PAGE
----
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ISB kinematics convention

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  • ISB kinematics convention

    It is very interesting to read the discussion on the ISB kinematics
    convention in the list.

    Although I agree that this ISB standardized kinematics convention should
    follow the international standards and commonly accepted practices in
    physics and mechanics, I don't think how to labelling axes is a very
    important issue in this business. The purpose of standardizing
    kinematics convention should be well justified first.

    Why should the convention be standardized? For the convenience of
    sharing data? I don't think this is a good argument for this
    standardization. It should not be a problem to transfer data from one
    coordinate system to another as long as the definitions of both system
    are clearly described. Besides, how many biomechanics research groups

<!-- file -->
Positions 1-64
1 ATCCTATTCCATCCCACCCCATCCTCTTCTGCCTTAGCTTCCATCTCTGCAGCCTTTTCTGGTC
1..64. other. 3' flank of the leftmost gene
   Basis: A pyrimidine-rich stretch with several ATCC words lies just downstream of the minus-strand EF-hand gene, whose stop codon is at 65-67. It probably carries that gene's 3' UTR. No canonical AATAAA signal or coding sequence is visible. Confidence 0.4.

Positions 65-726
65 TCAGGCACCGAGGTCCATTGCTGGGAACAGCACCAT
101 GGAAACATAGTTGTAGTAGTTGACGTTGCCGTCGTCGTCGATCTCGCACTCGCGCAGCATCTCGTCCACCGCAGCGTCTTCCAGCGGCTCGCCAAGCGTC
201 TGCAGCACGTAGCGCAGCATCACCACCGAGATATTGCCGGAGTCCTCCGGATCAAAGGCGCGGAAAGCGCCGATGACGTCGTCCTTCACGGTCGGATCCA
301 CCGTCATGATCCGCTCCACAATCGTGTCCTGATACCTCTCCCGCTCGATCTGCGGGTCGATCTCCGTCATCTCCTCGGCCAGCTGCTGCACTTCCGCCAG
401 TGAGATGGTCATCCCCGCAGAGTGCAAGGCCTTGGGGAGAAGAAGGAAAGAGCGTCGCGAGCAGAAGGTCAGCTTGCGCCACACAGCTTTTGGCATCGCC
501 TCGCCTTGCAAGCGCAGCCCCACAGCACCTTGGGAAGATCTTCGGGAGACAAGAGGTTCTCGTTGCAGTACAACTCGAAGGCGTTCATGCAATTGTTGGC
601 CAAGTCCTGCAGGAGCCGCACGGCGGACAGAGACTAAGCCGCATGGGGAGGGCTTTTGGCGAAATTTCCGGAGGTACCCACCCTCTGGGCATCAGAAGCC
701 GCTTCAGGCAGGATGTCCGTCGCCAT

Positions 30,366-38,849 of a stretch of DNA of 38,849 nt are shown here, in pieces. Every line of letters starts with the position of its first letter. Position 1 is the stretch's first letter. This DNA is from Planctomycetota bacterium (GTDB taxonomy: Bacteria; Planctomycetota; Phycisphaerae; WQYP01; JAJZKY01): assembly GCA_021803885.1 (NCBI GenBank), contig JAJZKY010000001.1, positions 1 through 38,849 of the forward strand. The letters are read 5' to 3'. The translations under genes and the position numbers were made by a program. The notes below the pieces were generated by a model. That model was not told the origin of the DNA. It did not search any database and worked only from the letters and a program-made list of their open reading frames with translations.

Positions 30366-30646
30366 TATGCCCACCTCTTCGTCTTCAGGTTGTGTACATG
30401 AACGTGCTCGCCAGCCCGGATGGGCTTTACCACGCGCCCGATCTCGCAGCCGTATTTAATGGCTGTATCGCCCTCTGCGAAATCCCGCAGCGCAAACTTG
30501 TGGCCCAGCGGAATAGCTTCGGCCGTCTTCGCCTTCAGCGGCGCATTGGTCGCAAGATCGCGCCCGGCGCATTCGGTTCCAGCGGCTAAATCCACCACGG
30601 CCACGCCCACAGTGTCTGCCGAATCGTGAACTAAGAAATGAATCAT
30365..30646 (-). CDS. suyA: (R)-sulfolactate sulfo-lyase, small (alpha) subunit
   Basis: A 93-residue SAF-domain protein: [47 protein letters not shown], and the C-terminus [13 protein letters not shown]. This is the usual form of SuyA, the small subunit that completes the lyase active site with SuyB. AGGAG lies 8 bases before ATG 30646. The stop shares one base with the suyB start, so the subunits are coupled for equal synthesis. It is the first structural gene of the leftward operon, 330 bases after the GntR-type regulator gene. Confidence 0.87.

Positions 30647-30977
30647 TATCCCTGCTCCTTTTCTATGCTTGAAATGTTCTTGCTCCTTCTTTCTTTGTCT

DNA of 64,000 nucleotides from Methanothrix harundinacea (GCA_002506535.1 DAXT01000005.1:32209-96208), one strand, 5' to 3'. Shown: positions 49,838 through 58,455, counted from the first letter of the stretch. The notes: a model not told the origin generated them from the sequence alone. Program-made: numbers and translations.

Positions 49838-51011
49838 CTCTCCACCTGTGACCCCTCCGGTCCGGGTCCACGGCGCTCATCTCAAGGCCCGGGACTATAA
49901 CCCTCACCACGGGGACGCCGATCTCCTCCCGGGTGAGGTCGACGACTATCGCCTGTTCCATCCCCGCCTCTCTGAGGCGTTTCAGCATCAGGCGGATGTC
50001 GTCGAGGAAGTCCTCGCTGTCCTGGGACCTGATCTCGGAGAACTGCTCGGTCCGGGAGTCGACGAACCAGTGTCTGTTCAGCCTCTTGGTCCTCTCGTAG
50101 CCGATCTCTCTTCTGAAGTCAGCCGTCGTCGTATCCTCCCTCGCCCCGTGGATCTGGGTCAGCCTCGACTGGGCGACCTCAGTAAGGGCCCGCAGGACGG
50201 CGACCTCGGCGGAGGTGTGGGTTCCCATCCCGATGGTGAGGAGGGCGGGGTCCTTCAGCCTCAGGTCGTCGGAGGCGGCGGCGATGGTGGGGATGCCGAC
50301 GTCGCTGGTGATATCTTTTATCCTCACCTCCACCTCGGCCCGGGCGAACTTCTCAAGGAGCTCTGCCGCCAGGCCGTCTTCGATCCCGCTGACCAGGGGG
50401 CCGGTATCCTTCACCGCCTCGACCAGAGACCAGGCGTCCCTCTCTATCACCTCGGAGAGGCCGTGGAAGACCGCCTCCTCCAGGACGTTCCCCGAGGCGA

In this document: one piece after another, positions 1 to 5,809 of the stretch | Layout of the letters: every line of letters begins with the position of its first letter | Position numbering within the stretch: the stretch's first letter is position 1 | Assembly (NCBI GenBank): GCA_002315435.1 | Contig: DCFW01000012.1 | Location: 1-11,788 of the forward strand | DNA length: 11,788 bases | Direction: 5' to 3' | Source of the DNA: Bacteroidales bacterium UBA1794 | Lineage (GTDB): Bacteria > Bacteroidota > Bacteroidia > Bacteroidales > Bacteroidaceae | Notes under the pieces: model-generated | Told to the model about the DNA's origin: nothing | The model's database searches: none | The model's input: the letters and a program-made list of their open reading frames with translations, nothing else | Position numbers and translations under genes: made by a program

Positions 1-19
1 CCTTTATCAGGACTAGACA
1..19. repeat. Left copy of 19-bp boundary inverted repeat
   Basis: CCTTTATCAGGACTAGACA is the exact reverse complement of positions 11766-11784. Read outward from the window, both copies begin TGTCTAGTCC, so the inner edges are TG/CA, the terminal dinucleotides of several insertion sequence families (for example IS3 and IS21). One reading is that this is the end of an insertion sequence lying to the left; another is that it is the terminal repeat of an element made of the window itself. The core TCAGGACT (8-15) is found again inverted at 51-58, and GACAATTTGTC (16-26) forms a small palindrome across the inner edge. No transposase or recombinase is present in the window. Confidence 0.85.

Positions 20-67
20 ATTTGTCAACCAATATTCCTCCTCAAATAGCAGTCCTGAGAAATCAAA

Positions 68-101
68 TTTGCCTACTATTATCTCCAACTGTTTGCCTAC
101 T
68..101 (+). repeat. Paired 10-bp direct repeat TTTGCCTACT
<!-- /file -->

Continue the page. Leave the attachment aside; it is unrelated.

are sharing data? If it is not a common practice, why should all people
    in biomechanics use the same system for the convenience of a small group
    of people?

    It may be a good argument that this standardization will make the
    description of the coordinate system easier in publicatins and
    thus help to shorten the lengths of those papers for journals. If this
    is the main purpose of this standardization, more than one definition
    should be recommended for the convenience of majority, if not all, in
    biomechanics research community. In the technical note by Wu and
    Cavanaph, only one rotation order was recommended without any
    justification for the use of this rotation order. This really concerned
    me. It is known that there are many different rotation orders and the
    results of rotation could be quite different for different rotation
    orders. A given order of rotation may have some advantages for some
    joints in some research work but may not for the other. I do think that
    the order of rotation should not be standardized or multiple standards
    should be recommended.

    This standardization may be more complicated than it was thought. ISB
    may need further considerations before any recommendations are made.

    Bing Yu, Ph.D.
    Orthopedic Biomechanics Laboratory
    Mayo Clinic
    Rochester, MN 55905